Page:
Being Digital by Enda O'Donoghue (2008)
A collection of examples from the Prosthetic Knowledge Tumblr archive featuring artists who have inserted the visual grammar of new media technology into painting.
wow, my stomach looks really great! (2010)
The 1604 (2006)
Enda O’Donoghue’s work presents a forensic interest in the medium and process of painting and an ongoing dialogue with the mediation of images through digital technology. Hovering between the realms of abstraction and representation, between the mathematical encoded and the organic, O’Donoghue’s paintings are the result of a process which is highly analytical and methodical and yet inviting of errors, misalignments and glitches. The imagery comes almost exclusively from found photographs sourced from the Internet, where O'Donoghue plays with random throw-away moments of everyday life, merging them together in various interconnected themes. In O’Donoghue’s work, the painterliness of his technique works with the disposable nature of his subjects to make the work sometimes poignant and melancholic, or alternatively brittle and harsh. His work is deeply influenced by our digital high speed reality and he transports these seemingly meaningless sound-bite images from a place of apparent futility to one that questions and searches for meaning through the transformative act of painting.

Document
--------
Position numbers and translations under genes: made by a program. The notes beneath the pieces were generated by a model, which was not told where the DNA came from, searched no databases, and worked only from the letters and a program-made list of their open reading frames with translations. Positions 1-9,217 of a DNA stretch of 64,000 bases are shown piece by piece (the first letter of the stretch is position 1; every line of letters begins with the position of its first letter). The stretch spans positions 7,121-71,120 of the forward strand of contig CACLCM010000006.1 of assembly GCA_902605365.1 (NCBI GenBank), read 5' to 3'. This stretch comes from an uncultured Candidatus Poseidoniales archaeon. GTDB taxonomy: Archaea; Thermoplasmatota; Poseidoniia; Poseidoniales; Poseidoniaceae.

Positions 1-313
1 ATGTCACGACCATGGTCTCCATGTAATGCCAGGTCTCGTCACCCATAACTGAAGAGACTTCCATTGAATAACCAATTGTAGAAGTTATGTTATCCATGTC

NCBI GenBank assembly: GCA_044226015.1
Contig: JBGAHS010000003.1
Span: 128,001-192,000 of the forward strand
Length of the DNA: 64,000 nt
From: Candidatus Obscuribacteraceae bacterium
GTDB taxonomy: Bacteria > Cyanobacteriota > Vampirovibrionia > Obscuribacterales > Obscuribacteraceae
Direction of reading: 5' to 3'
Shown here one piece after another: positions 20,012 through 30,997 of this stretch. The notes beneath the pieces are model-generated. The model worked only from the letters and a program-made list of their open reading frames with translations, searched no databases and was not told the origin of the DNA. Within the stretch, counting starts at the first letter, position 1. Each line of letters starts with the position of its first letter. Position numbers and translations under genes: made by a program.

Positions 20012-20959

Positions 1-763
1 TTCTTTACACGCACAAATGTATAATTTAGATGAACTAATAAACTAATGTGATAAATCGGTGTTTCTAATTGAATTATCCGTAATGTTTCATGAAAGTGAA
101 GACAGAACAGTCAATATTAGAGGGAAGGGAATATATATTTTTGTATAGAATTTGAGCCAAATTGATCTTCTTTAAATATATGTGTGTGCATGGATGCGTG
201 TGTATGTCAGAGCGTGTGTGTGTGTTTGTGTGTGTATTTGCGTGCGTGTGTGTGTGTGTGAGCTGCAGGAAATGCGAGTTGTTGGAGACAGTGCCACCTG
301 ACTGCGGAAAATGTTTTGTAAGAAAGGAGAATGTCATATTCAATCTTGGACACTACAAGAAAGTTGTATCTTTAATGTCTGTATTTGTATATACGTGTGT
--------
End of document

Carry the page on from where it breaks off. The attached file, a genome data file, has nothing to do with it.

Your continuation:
US-54 and Hondo Pass, El Paso, Texas, November 15, 2006, 17:12 (2008)
KLM 777, Schiphol (2010)
Houston-based artist with a background as a software executive, William Betts has created various series of works which utilize limited technological resolution recreated with acrylic.
Good-bye Uncle Rudolph (2010)
Double Entrance / Double Exit (2009)
Kon Trubkovich’s work is concerned with notions of space and memory visualization. His videos, paintings, and works on paper, often deal with the technological transfer of information, and the inherent visual aspects that occur from disruption, interference, and distortion – lines, blips, anomalies. Video transmissions are garbled, and the two-dimensional work derives from equally abstruse digital stills. Paintings and graphite drawings depicting recorded instants, which may contain recognizable elements or be completely abstract, lack identity and are unclear in content. This work refers to the randomness of analog static, but also illustrates the paradox that exists with the value and exercise of capturing a moment.